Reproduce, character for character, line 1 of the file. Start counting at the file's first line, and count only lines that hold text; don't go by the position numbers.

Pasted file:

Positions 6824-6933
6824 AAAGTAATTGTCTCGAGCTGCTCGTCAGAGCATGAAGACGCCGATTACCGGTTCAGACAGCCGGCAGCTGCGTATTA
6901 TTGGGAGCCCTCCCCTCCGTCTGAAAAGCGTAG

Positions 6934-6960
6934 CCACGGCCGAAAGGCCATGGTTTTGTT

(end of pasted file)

Positions 6824-6933